Jack Bruce remembers his first Edinburgh Festival appearance – as a schoolboy cellist accompanying the Young Communist League Choir on some Beethoven arrangements of Robert Burns songs.
There’ll be nothing quite so genteel when the Glasgow-born bass guitarist, singer and songwriter who conquered the rock world with Cream in the 1960s returns to play in the blues programme of this year’s Edinburgh International Jazz & Blues Festival, fronting a power trio with guitarist Robin Trower and drummer Gary Husband, although even in his heaviest configurations Bruce has proved capable of great delicacy.
The guitar, bass and drums format has been a recurring feature of Bruce’s career, most notably, of course, with Eric Clapton and Ginger Baker in the multi-million album sellers Cream, with whom Bruce realigned for concerts in London and New York five years ago, but also with Mountain’s Leslie West and Trower as the guitarist foils in the 1970s and with Gary Moore and Baker again in the 1990s band BBM.
“It’s something that actually goes back to when I started out as a jazzer in the early 1960s,” says Bruce. “Back then, I was really keen on saxophonist Ornette Coleman and the band he had that I particularly liked had no pianist. I also played quite a lot with jazz trios, so I took that idea into the rock arena, if you like. There are a lot of things I like about it but mostly it’s the freedom aspect I enjoy. When you play with keyboards, you get locked down into set chord structures, whereas this way, you can really get into something spontaneous and explore a contrapuntal approach, if that doesn’t sound too high-flown, which is how I like to play.”
For Bruce, the past six years have been a bonus. In September 2003 he underwent a liver transplant after being diagnosed with cancer and there were fears that he might not make Cream’s return, which had already been pencilled in for the following summer.
“It’s not something that I like to go on about too much but the transplant was a gift, a miracle really,” he says. “It’s been tremendous because it’s allowed me to spend time with my family and see my son growing up, and it’s also allowed me to do some more playing, which has been a big part of my life.”
The appeal of getting up onstage has changed with the years, he concedes. Where once, when he was younger, he felt the gunslinger’s need to prove himself as the fastest in the west, now he simply goes out and has fun, especially playing with Trower.
“When Robin and I got together in the 1970s, he just got in touch, asked if I wanted to be part of an album he was making and that turned into BLT, which sold well and was a lot of fun,” he says. “We made another album shortly after that, then there was a long gap and he got in touch again, and it’s the same thing really. We’ve made an album, we’re going out playing and it all feels very natural.”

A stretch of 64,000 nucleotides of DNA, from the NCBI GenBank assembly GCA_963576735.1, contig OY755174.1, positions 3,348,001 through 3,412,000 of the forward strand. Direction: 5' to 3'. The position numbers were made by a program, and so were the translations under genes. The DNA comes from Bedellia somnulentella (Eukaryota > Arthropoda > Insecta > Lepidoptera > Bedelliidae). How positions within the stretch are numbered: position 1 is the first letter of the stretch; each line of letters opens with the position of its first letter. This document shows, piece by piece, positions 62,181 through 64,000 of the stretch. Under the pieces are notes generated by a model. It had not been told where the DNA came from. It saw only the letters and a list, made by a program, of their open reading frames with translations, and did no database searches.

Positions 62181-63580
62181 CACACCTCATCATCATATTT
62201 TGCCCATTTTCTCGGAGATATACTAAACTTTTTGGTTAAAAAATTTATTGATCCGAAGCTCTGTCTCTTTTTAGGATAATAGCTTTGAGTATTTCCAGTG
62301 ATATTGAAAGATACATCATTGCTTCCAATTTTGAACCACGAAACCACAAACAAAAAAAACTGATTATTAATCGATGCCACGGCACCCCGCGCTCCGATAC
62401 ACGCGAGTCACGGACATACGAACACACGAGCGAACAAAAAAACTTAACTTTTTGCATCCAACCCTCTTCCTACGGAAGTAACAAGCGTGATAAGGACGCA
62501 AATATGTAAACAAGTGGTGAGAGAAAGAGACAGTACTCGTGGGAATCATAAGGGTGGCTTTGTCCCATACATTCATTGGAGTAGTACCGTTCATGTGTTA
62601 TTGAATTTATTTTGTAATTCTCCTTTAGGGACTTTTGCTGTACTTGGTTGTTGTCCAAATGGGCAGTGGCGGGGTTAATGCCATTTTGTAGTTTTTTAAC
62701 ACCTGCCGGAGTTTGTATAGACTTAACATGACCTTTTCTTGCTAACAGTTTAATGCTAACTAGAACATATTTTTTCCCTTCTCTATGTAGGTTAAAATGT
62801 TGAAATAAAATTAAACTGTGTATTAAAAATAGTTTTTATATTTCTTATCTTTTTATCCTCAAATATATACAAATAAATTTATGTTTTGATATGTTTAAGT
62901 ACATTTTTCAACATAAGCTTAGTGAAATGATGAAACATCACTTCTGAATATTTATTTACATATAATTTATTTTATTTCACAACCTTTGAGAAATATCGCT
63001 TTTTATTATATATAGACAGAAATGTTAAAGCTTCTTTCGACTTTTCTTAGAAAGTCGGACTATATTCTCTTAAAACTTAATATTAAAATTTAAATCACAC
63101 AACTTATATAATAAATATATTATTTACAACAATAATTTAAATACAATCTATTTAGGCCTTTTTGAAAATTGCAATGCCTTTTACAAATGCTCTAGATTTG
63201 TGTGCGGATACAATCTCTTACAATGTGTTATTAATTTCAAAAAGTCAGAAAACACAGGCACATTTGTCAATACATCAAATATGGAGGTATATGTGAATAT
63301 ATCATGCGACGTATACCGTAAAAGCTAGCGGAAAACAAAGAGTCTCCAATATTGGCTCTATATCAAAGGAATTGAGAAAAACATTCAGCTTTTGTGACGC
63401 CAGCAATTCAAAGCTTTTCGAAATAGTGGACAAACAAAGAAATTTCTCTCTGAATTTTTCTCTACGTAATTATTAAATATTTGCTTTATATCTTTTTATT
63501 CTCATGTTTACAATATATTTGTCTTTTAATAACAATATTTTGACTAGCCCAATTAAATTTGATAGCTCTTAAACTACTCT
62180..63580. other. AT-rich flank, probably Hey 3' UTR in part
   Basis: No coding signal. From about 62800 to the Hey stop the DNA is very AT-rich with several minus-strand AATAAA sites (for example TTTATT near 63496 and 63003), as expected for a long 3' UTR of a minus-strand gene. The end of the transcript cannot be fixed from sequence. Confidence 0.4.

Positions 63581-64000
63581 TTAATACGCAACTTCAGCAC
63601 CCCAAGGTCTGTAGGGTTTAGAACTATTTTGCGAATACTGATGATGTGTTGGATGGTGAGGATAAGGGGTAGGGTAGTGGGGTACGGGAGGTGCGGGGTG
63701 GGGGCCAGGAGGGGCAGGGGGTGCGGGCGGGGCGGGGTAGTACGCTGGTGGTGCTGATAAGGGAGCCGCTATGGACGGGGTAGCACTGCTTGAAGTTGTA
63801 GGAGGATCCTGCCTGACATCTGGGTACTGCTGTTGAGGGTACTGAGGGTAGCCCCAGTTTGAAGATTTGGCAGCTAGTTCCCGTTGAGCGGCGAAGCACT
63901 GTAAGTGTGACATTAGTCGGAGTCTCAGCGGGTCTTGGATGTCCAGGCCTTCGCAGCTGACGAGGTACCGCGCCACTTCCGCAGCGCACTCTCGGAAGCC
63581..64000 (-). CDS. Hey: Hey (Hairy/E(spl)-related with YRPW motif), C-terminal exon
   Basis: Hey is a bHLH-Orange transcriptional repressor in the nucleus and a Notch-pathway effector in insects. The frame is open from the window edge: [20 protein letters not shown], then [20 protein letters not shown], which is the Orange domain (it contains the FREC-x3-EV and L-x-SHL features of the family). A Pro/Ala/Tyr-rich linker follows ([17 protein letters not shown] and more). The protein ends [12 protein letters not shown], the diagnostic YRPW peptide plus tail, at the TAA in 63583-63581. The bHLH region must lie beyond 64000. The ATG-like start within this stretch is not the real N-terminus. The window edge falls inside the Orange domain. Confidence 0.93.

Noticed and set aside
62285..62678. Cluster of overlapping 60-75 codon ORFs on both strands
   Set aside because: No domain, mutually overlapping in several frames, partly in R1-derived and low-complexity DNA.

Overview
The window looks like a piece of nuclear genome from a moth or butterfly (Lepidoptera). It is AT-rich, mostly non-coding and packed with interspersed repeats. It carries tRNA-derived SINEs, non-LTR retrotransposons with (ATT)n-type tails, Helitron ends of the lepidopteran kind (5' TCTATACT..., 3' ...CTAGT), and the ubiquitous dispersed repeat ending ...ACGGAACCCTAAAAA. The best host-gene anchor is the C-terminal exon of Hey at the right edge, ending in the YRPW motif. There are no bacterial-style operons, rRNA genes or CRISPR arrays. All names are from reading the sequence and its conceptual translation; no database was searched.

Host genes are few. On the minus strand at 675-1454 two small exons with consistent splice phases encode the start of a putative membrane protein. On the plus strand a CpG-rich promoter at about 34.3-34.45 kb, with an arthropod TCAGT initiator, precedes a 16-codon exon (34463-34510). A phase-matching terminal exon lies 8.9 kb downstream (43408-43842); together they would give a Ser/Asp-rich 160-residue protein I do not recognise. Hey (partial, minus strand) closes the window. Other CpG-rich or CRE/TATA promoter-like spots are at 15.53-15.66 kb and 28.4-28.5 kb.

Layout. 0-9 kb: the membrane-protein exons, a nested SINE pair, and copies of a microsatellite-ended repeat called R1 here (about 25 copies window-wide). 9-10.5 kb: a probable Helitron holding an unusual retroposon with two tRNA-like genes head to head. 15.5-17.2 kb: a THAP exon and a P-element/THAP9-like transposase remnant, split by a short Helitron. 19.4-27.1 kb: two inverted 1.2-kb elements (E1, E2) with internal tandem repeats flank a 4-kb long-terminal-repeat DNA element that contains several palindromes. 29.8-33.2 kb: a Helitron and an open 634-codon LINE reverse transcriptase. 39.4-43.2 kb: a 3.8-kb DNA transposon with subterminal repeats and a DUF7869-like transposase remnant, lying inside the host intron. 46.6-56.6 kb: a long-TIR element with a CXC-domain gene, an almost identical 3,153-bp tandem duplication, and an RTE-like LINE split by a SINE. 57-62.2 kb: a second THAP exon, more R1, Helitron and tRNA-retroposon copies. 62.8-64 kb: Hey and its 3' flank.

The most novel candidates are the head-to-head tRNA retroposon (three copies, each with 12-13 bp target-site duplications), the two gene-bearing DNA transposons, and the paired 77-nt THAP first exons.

From Edinburgh Festivals Magazine, Summer 2009.
Jack Bruce, Robin Trower & Gary Husband, Queen’s Hall, Edinburgh
This was the Homecoming gig that mattered to the capacity audience at the Queen's Hall on Friday, the return of a hero, Jack Bruce, the Cambuslang boy who went off and literally conquered the world in rock music terms. Which Jack would turn up, though? Answer: quite a few of them.
He was Jack the Lad, pleading with blokes going out for a smoke not to leave and mocking his sixties anthem Sunshine of Your Love with peace signs. He was Jack the bass guitarist with the unique presence, playing with an economy that meshed brilliantly with Robin Trower's howlin', articulate, moody blues guitar and drummer Gary Husband's super- efficient combination of thunder and subtlety.
Most affectingly, though, he was Jack the Voice. To describe the Jack Bruce of Cream as a great singer now seems like a glib understatement. This is a man who has sung the words of Samuel Beckett, as well as buckets of blues and the resulting depth of character and sheer tonal range, already huge, appear still to be growing.
His gnawing away at "is this real life?" towards Just Another Day's coda was staggeringly effective and his singing consistently took the trio's sharply focused, hard-edged blues-rock into the realms of high art, even if he mischievously dismissed his stunningly re-imagined Cream song We're Going Wrong, delivered with superbly anguished bewilderment, as "a classic example of Scottish miserablism". The honorary doctorates and degrees conferred by his local seats of learning are the least such a talent deserves but how great, too, to hear it in such a simpatico band.
From The Herald, August 10, 2009.